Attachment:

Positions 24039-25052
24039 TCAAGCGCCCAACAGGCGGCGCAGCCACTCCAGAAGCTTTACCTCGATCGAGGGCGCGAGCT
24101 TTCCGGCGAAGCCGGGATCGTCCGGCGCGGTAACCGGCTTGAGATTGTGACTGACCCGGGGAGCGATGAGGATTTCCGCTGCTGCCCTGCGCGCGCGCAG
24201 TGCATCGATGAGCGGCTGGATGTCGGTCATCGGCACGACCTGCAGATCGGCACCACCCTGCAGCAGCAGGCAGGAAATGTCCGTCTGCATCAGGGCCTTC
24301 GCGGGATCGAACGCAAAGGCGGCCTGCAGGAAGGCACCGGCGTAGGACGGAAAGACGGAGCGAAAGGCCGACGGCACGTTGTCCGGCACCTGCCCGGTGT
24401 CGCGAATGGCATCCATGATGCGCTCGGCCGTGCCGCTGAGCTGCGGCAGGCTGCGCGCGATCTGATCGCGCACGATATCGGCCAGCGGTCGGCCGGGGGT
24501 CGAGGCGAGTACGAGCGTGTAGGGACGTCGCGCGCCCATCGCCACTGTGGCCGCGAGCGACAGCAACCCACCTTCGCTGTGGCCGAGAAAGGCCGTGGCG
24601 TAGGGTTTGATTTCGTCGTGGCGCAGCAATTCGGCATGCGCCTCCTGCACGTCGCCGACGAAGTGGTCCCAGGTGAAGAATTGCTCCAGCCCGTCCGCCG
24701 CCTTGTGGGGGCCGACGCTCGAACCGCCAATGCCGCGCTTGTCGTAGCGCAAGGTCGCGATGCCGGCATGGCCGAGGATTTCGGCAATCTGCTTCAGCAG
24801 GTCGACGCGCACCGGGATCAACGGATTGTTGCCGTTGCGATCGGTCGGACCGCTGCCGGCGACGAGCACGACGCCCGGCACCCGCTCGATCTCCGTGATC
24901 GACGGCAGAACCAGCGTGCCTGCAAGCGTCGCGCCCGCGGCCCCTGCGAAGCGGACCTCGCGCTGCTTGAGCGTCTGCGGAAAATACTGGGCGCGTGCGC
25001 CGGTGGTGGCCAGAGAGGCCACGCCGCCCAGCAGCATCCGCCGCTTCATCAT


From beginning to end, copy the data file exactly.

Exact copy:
Positions 24039-25052
24039 TCAAGCGCCCAACAGGCGGCGCAGCCACTCCAGAAGCTTTACCTCGATCGAGGGCGCGAGCT
24101 TTCCGGCGAAGCCGGGATCGTCCGGCGCGGTAACCGGCTTGAGATTGTGACTGACCCGGGGAGCGATGAGGATTTCCGCTGCTGCCCTGCGCGCGCGCAG
24201 TGCATCGATGAGCGGCTGGATGTCGGTCATCGGCACGACCTGCAGATCGGCACCACCCTGCAGCAGCAGGCAGGAAATGTCCGTCTGCATCAGGGCCTTC
24301 GCGGGATCGAACGCAAAGGCGGCCTGCAGGAAGGCACCGGCGTAGGACGGAAAGACGGAGCGAAAGGCCGACGGCACGTTGTCCGGCACCTGCCCGGTGT
24401 CGCGAATGGCATCCATGATGCGCTCGGCCGTGCCGCTGAGCTGCGGCAGGCTGCGCGCGATCTGATCGCGCACGATATCGGCCAGCGGTCGGCCGGGGGT
24501 CGAGGCGAGTACGAGCGTGTAGGGACGTCGCGCGCCCATCGCCACTGTGGCCGCGAGCGACAGCAACCCACCTTCGCTGTGGCCGAGAAAGGCCGTGGCG
24601 TAGGGTTTGATTTCGTCGTGGCGCAGCAATTCGGCATGCGCCTCCTGCACGTCGCCGACGAAGTGGTCCCAGGTGAAGAATTGCTCCAGCCCGTCCGCCG
24701 CCTTGTGGGGGCCGACGCTCGAACCGCCAATGCCGCGCTTGTCGTAGCGCAAGGTCGCGATGCCGGCATGGCCGAGGATTTCGGCAATCTGCTTCAGCAG
24801 GTCGACGCGCACCGGGATCAACGGATTGTTGCCGTTGCGATCGGTCGGACCGCTGCCGGCGACGAGCACGACGCCCGGCACCCGCTCGATCTCCGTGATC
24901 GACGGCAGAACCAGCGTGCCTGCAAGCGTCGCGCCCGCGGCCCCTGCGAAGCGGACCTCGCGCTGCTTGAGCGTCTGCGGAAAATACTGGGCGCGTGCGC
25001 CGGTGGTGGCCAGAGAGGCCACGCCGCCCAGCAGCATCCGCCGCTTCATCAT